(The entire section is 846 words.)
Florence Hanton Bullock (review date 7 November 1954)
SOURCE: "Pearl Buck's Full, Rich Life," in New York Herald Tribune, November 7, 1954, sec. 6, p. 1.
[In the following review, Bullock discusses the juxtaposition of Buck's life in China and her life in America.]
In My Several Worlds Pearl Buck, with attractive humility and grace of spirit, gives us a step-by-step account of her pilgrim's progress, in China and the United States, from little girlhood into mature and effective womanhood. Mrs. Buck's writings have had a wide and enthusiastic acceptance and her literary honors include the Pulitzer Prize, the Nobel Prize for Literature, and membership in the American Academy of Arts and Sciences. But it becomes...
(The entire section is 892 words.)
Fanny Butcher (review date 7 November 1954)
SOURCE: "Memoirs of Genius at Large," in Chicago Sunday Tribune Magazine of Books, November 7, 1954, p. 1.
[In the following review, Butcher asserts that "Pearl Buck has a genius for making readers see pictures and know human beings, often with humor. Nowhere has she used that genius more tellingly than in parts of My Several Worlds."]
There are few writers who could so aptly use the title, My Several Worlds, for an autobiography. Few have lived so close to so many worlds. To most Americans Pearl Buck is best known as the first American woman to receive the Nobel prize for literature, the author of an unremembered number of books —especially The Good...
(The entire section is 438 words.)
Silence Buck Bellows (review date 1 January 1956)
SOURCE: "Inside the Forbidden City," in New York Herald Tribune, January 1, 1956, p. 1.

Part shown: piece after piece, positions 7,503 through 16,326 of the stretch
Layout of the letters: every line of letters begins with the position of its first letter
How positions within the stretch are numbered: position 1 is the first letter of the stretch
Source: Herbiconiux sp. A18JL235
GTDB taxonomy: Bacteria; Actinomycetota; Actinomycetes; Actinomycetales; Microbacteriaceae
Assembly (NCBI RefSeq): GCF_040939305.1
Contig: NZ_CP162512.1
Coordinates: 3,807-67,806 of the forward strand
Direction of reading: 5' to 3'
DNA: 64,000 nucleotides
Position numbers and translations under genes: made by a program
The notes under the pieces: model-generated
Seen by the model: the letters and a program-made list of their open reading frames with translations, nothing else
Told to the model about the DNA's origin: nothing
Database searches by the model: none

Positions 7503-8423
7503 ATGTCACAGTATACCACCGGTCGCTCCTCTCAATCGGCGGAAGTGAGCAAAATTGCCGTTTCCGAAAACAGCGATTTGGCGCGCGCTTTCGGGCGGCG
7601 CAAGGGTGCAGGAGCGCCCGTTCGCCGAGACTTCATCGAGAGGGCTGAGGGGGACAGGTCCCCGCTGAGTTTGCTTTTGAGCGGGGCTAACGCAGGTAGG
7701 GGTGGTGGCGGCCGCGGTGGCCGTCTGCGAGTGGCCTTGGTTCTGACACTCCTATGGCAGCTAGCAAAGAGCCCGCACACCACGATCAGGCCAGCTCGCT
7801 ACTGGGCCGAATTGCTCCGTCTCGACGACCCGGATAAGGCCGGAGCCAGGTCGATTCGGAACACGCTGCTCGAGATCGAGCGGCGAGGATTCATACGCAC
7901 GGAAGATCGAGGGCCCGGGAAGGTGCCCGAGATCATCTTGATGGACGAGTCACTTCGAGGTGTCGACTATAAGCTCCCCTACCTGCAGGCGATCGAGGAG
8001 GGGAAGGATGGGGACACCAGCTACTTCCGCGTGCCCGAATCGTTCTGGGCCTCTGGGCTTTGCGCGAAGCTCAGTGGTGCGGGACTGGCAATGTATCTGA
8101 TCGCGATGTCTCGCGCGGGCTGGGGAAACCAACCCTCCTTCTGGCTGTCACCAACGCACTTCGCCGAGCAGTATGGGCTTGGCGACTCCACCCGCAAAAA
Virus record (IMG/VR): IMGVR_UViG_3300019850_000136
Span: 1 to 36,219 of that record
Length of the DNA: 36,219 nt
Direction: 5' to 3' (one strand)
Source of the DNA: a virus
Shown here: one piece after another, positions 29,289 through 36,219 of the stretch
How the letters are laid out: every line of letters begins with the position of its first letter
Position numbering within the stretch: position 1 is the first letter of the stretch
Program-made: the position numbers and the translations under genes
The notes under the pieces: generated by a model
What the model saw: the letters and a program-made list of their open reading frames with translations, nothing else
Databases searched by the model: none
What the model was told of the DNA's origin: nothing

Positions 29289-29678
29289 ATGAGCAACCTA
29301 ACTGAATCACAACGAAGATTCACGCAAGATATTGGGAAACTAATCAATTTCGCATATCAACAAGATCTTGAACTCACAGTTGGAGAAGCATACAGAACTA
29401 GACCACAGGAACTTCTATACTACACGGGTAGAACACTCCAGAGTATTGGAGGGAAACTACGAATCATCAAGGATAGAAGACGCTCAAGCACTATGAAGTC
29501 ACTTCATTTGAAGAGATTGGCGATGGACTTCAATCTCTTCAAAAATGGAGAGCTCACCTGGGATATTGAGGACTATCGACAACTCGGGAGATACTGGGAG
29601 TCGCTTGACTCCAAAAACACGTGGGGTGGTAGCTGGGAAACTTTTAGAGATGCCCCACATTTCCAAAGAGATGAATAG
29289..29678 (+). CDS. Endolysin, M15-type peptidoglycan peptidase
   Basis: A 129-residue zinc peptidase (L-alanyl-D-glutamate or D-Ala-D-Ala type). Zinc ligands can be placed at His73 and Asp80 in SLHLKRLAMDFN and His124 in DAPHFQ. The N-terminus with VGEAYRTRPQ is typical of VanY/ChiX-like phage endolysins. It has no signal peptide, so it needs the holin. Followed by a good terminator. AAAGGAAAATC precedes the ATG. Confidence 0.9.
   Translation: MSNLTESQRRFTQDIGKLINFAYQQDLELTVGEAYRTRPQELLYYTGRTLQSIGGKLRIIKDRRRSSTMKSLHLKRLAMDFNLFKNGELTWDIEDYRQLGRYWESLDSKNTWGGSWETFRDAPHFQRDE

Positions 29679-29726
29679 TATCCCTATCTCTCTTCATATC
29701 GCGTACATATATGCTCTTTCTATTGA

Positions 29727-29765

[In the following review, Bellows discusses the difficulties of developing a fictional story around an historical figure, and how Buck approaches the problem in her Imperial Woman.]
General events in the Chinese Empire from the early 1850's to the early 1900's are now a matter of history. What went on in the separate world inside the walls of the Forbidden City is less well known and subject to conjecture and dispute. What went on in the mind of Tzu Hsi, Empress Dowager of China, strong ruler and unpredictable woman, is anybody's guess and a challenge to the imagination. She was not...
(The entire section is 594 words.)
Fanny Butcher (review date 1 April 1956)
SOURCE: "Pearl Buck Recreates the Last Empress of China," in Chicago Sunday Tribune Magazine of Books, April 1, 1956, pp. 1-2.
[In the following review, Butcher asserts that only Pearl Buck could have written Imperial Woman.]
Perhaps in all of history there never was a woman whose life was more of her own making, whose power was more absolute, whose fate was more spectacular than the life pattern of Tzu Hsi, the mortal woman so revered that she was called "The Old Buddha" and worshipped as a living god. The world knows much from books of other great empresses, like Catherine II of Russia and Victoria of England, and of the many court favorites whose hands guided...
(The entire section is 641 words.)
Virgilia Peterson (review date 9 November 1958)
SOURCE: "All in the Family of Man," in New York Times Book Review, November 9, 1958, p. 4.
[In the following review, Peterson asserts that "The people in Buck's Letter From Peking are informed with magnanimity; and it is this magnanimity, inherent in Miss Buck herself as well as in her characters, that lifts Letter From Peking far above the level of a treatise on understanding and makes it a moving and memorable tale."]
Throughout her writing life, Pearl Buck has been building bridges of understanding between an old and a new civilization, between one generation and another, between differing attitudes toward God and nationality and parenthood and love....
(The entire section is 532 words.)
Huston Smith (review date 22 November 1958)
SOURCE: "Empire of the Mind and Heart," in Saturday Review, Vol. 41, No. 47, November 22, 1958, pp. 15-6.
[In the following review, Smith argues that Buck's half of Friend to Friend is more penetrating than that of Carlos Romulo because it adds something new to the East-West dialogue.]
Toward the close of [Friend to Friend] Pearl Buck quotes an Asian as reminding her that "the criticisms of enemies need not be regarded, but faithful are the wounds of a friend." The civil but open criticism that pervades this entire attempt by an Oriental and an American to explore the troubled psychological relations between the United States and the Afro-Asian world...
(The entire section is 1036 words.)